A government panel on Monday recommended the mural paintings of the ancient Kitora tomb in western Japan be recognized as a national treasure in a bid to enhance their preservation following more than a decade of restoration work.
The recommendation by the advisory council for the education minister comes only five months after the richly colored paintings in the tomb, which was built sometime between the late seventh century to the early eighth century, were designated an important cultural asset.
The unusually quick move to raise the status of the paintings apparently underscores the government’s sense of urgency.
The mural paintings, which include those of four deities in Chinese mythology that each represent a cardinal direction, were removed from the walls of the tomb in the village of Asuka, Nara Prefecture, in 2004 so repair work could be carried out to combat mold that had developed.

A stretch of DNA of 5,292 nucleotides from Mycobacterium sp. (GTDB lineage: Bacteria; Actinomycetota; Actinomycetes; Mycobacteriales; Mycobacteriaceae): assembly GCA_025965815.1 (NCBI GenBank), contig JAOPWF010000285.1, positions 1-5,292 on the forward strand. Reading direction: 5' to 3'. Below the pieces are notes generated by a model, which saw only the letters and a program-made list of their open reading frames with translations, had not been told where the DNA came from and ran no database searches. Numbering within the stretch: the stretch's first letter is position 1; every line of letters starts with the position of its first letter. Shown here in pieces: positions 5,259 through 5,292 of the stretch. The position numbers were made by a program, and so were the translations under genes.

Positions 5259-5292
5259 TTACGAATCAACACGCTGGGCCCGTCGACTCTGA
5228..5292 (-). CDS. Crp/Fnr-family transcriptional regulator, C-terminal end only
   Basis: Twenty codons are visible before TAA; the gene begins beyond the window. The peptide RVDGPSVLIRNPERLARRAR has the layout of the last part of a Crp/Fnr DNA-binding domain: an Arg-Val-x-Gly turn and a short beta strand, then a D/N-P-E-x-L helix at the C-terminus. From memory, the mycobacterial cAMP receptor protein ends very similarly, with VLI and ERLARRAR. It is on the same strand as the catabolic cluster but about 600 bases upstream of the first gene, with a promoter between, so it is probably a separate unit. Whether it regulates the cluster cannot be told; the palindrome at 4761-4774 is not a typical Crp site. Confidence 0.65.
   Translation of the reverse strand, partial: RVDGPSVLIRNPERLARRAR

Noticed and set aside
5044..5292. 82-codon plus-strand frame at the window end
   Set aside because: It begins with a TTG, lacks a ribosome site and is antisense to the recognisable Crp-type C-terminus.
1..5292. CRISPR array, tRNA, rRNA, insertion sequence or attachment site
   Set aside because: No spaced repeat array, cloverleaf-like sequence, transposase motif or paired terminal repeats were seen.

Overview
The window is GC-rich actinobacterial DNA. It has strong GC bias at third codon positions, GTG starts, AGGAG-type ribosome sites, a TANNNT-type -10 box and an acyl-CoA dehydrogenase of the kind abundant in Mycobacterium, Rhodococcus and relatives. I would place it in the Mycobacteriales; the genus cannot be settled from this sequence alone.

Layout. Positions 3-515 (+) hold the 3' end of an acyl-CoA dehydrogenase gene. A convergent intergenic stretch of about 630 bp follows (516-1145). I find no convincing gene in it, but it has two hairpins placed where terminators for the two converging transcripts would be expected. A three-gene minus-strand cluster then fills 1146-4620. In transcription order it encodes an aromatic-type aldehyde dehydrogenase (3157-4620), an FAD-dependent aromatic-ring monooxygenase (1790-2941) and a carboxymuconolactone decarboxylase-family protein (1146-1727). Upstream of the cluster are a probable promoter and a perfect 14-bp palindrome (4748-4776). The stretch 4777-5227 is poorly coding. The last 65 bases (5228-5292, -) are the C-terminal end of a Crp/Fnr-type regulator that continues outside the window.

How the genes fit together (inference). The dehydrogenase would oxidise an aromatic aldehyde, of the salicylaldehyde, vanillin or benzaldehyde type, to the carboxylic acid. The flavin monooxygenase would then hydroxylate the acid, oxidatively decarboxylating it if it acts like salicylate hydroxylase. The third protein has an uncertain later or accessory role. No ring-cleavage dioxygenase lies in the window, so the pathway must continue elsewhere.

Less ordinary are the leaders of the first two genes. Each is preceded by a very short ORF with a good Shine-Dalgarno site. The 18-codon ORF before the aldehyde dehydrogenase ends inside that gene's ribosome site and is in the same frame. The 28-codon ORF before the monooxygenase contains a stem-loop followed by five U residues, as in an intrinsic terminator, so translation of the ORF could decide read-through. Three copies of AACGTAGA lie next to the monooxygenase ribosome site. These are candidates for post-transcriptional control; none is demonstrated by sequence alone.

After repairs were finished in 2016, the murals, which were discovered in 1983, have since been preserved and exhibited on a limited basis to the public in a museum adjacent to the tomb.
The Kitora paintings, which also include a star chart on the ceiling that is said to be the oldest in East Asia, offer a rare glimpse into ancient art. The only other example of a colored mural in an old Japanese tomb is at the Takamatsuzuka tomb in Asuka.
On Monday, the council also proposed to designate as national treasures a set of six statues from a Nara temple said to be inspired by Chinese art, as well as a group of five statues from a temple in Kyoto that are emblematic of the early days of sculptures associated with esoteric Buddhist teachings.
The recommendations will bring the total number of national treasures in Japan to 893.
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